My Aunt is a kind and generous woman, with a delight and appreciation for the little things in life.  I was reminded of that on her recent visit when a waiter brought us  a tray of lollipops at the end of our meal. She picked one up and as she unwrapped it she began to sing “lollipop, lollipop oh, lolli lolli lolli, ...”  The waiter gave her an uncertain smile and she smiled right back at him telling him “Life is a song!”   He smiled back at her and said “I know.”  
Life is a song and my Aunt knows all the words: Help people when you can and be grateful for the little things I thank her for teaching them to me and hope we’ll get the chance to sing them together in harmony, very soon.

Saturday, October 8, 2011

Thanksgiving Harvest

Here we are at Thanksgiving already.  My husband was in the garden this morning, digging up and picking the final harvest of the season.  It's been a great year for our garden, I hope you've had a successful year as well.  Despite the fact that Max dug up a quite a number of our carrots and beets, we managed to get a fair bit for the last pick.  I'm so looking forward to having some of these roasted under our Thanksgiving chicken tomorrow.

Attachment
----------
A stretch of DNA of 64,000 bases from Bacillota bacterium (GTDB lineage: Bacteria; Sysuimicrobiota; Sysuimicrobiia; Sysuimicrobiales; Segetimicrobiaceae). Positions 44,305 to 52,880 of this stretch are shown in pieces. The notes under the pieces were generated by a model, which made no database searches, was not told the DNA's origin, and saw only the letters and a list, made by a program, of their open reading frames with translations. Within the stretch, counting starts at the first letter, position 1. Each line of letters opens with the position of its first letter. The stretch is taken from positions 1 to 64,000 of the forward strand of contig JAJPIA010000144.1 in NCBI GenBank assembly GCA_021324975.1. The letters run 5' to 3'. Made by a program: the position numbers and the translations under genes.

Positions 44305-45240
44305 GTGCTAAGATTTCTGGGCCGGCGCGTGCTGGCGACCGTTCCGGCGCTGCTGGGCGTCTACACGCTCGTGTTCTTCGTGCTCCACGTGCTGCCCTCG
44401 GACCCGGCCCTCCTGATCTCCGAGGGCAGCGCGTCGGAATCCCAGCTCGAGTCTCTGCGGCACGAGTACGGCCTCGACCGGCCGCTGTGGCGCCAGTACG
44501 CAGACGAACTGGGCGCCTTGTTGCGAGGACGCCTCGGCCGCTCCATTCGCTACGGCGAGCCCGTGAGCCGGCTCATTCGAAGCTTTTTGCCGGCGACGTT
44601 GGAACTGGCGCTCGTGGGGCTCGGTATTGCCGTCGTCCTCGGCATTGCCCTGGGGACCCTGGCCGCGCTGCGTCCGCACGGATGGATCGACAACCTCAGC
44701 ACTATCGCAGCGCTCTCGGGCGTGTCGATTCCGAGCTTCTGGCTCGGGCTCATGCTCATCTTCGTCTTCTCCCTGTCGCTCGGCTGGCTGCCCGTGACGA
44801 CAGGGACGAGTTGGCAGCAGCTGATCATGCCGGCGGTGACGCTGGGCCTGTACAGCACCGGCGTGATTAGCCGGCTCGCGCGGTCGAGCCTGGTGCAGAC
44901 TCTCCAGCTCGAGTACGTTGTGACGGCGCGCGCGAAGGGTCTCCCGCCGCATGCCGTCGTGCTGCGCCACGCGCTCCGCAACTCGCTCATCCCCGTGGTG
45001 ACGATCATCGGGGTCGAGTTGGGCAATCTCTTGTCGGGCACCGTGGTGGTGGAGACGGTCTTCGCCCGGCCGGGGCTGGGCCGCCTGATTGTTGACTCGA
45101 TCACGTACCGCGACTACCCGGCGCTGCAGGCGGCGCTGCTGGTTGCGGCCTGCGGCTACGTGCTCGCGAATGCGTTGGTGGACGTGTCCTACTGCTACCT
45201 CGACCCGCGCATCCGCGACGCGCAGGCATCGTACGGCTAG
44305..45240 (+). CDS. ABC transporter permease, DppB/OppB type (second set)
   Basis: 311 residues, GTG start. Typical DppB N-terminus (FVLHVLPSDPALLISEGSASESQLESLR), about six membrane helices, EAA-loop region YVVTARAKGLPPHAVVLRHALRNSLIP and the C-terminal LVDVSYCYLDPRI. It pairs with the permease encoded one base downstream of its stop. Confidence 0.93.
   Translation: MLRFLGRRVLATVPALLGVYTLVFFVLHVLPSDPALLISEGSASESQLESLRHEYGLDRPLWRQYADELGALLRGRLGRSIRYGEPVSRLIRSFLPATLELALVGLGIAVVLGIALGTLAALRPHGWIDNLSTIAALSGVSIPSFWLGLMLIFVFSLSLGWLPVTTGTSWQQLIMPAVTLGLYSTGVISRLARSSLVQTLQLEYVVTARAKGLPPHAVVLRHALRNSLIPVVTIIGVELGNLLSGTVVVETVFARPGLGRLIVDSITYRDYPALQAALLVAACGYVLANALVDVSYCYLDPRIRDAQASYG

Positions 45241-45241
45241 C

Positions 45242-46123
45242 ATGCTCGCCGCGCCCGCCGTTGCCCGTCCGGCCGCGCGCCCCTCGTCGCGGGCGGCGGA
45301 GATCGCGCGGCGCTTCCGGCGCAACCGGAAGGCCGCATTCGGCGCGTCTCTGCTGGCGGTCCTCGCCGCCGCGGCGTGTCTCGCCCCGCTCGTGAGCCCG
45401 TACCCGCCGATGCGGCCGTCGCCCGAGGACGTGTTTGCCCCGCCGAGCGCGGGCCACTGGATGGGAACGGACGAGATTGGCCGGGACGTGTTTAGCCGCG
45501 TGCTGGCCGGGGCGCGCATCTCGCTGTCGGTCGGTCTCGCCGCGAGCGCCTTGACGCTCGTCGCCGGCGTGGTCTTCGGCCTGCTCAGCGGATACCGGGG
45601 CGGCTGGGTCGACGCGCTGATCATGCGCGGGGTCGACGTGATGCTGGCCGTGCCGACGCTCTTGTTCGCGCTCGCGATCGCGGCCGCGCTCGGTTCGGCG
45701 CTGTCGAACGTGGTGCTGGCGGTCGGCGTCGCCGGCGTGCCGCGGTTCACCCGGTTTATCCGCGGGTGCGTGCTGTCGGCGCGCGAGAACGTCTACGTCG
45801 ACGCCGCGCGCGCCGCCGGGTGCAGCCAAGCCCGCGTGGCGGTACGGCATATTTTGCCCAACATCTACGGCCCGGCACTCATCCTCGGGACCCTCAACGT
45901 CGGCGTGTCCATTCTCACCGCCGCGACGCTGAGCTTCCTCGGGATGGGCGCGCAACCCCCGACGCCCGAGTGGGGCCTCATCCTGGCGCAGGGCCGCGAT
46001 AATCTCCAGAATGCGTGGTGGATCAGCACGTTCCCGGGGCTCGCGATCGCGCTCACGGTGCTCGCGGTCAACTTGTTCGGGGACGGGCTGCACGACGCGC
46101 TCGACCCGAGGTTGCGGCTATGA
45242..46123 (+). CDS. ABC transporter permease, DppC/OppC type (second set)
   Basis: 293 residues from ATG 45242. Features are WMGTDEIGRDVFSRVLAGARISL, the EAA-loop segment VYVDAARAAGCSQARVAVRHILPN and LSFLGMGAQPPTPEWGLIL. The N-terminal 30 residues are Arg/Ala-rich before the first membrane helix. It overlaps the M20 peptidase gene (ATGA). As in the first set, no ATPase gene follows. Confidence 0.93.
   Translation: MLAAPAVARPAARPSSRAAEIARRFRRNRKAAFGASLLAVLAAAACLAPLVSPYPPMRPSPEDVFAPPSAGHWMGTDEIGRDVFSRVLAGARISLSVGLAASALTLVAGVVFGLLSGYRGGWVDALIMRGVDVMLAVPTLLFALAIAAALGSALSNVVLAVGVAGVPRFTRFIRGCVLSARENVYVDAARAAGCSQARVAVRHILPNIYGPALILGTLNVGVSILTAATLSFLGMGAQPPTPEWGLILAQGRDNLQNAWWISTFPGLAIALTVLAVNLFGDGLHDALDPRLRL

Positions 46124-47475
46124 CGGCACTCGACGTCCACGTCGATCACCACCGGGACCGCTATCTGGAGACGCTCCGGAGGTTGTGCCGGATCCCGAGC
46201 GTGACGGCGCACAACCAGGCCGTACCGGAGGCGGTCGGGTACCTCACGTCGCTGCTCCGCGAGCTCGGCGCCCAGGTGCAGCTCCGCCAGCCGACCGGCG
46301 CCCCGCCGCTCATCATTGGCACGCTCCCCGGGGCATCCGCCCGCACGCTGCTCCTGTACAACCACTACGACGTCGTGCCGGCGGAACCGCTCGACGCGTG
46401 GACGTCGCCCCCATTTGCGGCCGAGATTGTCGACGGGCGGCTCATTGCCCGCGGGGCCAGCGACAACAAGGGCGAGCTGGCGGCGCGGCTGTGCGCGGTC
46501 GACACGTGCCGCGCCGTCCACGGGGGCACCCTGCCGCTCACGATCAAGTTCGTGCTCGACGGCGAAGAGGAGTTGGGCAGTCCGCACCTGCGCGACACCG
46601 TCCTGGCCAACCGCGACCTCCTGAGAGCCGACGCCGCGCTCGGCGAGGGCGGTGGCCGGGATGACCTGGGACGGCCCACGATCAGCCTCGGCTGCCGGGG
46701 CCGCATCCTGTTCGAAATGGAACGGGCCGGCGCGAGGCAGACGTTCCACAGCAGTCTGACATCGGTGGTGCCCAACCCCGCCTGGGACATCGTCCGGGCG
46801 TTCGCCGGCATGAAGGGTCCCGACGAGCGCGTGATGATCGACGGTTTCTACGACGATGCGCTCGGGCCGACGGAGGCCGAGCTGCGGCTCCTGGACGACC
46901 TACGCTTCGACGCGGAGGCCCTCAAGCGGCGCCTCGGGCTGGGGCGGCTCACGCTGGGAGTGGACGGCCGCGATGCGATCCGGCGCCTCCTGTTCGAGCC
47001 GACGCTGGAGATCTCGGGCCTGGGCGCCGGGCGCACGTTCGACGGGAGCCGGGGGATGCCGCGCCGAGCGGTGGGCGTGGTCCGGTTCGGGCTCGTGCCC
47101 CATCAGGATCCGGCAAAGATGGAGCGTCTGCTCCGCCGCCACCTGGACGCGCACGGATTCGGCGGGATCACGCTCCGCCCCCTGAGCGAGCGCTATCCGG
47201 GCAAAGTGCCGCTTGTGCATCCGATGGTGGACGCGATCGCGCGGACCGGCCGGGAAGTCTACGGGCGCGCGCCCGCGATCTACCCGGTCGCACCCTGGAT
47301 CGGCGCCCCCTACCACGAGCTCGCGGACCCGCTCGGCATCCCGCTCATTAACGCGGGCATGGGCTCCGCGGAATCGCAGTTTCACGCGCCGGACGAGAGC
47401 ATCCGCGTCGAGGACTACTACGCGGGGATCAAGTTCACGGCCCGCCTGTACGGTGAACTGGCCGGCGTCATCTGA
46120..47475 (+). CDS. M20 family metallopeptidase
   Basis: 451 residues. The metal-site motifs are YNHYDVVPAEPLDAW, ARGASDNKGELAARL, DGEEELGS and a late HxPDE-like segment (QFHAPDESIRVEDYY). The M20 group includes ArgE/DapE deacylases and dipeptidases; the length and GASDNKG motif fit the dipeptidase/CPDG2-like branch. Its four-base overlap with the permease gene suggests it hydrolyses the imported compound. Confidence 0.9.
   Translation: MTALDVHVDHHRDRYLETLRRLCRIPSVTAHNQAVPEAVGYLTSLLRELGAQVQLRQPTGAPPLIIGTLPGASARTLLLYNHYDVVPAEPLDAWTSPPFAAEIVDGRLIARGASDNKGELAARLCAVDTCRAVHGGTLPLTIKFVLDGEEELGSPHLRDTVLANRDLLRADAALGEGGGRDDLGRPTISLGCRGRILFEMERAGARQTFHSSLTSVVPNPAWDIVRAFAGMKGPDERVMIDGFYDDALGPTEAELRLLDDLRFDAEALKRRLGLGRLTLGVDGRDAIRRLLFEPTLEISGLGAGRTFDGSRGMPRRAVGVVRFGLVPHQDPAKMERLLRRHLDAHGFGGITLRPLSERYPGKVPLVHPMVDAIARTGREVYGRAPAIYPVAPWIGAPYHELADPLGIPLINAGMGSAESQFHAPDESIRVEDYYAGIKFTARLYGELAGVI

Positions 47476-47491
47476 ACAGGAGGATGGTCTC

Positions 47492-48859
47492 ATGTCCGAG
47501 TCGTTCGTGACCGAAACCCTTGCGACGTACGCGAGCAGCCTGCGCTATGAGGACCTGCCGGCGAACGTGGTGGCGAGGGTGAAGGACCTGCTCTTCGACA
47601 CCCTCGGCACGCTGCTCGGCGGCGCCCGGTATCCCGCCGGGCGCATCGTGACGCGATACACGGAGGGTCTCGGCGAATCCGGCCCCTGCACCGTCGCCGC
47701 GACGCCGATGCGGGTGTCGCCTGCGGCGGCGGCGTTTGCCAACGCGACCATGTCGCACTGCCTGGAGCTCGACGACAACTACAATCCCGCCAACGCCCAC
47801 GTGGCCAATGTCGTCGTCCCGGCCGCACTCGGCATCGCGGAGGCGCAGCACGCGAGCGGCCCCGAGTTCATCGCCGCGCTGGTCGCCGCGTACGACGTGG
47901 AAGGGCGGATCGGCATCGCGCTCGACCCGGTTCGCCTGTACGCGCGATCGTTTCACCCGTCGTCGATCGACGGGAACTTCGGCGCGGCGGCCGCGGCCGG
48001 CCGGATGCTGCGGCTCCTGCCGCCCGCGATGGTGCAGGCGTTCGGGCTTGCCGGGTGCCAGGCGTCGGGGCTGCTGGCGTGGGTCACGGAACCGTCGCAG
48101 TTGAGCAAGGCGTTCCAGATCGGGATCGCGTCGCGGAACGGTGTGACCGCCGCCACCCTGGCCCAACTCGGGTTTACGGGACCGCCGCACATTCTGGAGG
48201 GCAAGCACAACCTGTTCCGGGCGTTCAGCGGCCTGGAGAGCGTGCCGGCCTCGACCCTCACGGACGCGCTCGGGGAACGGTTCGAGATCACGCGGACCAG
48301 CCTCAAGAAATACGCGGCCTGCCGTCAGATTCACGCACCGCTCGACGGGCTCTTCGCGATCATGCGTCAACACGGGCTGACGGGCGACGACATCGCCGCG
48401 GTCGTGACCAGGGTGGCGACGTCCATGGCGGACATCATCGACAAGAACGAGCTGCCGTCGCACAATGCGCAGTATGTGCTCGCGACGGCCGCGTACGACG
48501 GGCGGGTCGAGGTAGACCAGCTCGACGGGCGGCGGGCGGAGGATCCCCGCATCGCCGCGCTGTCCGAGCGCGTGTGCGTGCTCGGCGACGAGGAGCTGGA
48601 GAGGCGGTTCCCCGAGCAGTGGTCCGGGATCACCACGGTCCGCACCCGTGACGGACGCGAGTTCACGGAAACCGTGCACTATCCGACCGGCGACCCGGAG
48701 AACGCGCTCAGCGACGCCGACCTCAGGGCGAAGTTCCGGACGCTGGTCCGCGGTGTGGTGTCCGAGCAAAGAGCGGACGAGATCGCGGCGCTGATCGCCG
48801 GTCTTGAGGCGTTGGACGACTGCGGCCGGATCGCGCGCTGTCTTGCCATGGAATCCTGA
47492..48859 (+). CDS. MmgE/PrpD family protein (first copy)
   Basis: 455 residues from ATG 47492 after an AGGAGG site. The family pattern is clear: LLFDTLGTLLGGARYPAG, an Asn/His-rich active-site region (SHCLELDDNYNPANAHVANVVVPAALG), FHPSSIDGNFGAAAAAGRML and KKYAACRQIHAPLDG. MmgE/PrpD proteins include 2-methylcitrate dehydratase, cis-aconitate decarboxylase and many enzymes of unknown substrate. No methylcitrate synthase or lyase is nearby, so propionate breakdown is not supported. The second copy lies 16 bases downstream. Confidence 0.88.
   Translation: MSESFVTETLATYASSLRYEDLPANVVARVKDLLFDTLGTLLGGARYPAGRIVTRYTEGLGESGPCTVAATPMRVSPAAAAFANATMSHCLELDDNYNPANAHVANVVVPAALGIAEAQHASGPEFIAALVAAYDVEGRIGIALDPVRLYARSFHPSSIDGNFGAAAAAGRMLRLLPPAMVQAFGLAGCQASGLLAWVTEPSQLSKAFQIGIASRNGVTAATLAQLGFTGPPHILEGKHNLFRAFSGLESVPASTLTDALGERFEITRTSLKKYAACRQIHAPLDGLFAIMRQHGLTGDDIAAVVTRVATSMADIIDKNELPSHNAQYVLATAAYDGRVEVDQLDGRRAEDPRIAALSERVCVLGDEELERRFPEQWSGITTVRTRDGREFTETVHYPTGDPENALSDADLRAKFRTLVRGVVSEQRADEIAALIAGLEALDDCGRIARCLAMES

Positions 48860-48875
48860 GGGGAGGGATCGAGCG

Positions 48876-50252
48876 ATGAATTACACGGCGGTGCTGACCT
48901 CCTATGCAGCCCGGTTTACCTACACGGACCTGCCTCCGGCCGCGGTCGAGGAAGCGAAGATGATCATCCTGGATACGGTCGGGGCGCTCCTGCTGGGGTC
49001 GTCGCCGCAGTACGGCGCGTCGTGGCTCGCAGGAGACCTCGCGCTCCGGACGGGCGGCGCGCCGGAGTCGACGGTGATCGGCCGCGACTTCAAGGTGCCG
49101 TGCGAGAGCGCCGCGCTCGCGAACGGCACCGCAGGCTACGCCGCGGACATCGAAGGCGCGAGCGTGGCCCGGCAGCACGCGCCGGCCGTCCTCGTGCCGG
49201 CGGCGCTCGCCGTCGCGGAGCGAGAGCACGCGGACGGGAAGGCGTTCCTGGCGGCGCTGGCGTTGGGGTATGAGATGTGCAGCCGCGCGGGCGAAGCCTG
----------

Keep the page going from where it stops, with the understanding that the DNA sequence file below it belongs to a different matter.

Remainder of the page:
We never get much of a harvest from the grape vine (yes, vine) that grows up against the back porch, but these are the tastiest ones in five years.  So sorry you missed them Dad!

And lastly our cherry and pear tomatoes.  I think we'll probably get a few more here and there over the next week, but they'll probably disappear before they get from the garden to the house.

Hope you have a wonderful Thanksgiving weekend.  We have so much to be thankful for!